Running exercise- and antidepressant-induced increases in growth and survival-associated signaling molecules are IGF-dependent.Growth Factors. 2007 Apr; 25(2):118-31.GF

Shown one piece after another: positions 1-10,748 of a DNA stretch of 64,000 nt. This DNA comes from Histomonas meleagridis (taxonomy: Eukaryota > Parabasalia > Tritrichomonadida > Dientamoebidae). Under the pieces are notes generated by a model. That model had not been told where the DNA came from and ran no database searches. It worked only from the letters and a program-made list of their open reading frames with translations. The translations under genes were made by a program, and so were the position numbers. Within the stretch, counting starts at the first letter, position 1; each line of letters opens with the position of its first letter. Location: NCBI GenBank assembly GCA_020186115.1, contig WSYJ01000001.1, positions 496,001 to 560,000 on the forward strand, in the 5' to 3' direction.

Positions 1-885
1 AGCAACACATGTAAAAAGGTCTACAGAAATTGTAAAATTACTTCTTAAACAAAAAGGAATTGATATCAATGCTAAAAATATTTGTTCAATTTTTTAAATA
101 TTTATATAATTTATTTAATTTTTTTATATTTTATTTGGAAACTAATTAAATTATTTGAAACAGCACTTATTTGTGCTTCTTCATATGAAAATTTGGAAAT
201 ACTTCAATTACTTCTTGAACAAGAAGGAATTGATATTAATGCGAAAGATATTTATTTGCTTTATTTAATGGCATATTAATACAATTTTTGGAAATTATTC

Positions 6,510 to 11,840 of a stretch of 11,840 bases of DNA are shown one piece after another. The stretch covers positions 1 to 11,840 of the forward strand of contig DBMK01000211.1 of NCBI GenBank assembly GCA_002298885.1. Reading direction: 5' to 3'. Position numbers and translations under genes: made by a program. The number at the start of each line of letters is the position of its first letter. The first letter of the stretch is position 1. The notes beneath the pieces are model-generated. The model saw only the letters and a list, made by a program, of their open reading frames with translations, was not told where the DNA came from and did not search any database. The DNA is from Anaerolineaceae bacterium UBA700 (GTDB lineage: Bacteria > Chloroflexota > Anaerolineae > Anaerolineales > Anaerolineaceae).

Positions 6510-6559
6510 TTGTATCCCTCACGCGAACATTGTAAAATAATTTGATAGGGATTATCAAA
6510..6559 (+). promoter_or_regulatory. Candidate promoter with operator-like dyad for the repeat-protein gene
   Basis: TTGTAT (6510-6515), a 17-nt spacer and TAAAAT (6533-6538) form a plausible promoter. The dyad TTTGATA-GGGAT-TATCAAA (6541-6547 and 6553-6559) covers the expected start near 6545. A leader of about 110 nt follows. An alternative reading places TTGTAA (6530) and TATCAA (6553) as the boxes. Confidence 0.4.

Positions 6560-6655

It is known that physical exercise increases hippocampal brain-derived neurotrophic factor (BDNF) mRNA and protein, as well as the expression of several pro-survival signaling proteins and that many of these effects depend on the uptake of peripheral insulin-like growth factor-1 (IGF-1) into the CNS. Because treatment with antidepressants has similar effects upon neurotrophin expression, we investigated whether antidepressant-induced BDNF changes also depend on IGF-1 uptake, as well as whether IGF-1 plays a role in the exercise/antidepressant-induced expression of molecules associated with plasticity/growth (GAP-43, SCG-10) and the intracellular activation of molecules associated with neuronal survival (Akt, ERK1/2). We evaluated the effects of a well known monoamine oxidase inhibitor, tranylcypromine, on BDNF mRNA and protein levels and phospho-Akt and phospho-ERK1/2 immunoreactivity, both with and without systemic blockade of IGF-1 uptake through the use of an antiserum raised against IGF-1. Anti-IGF-1 reversed the increase in BDNF mRNA and protein elicited by exercise as well as tranylcypromine. Exercise also significantly enhanced transcription of axon growth protein, GAP-43, an effect that was also evidenced to be IGF-1-dependent. The combination of exercise-plus-tranylcypromine also increased several cell survival signaling measures, but the BDNF changes associated with the combination treatment appeared to be independent of IGF-1 uptake. Together, these results indicate that the uptake of peripheral IGF-1 in the CNS is essential for antidepressant- as well as exercise-induced enhancement in hippocampal BDNF expression and thus, enhanced hippocampal neuronal survival and plasticity.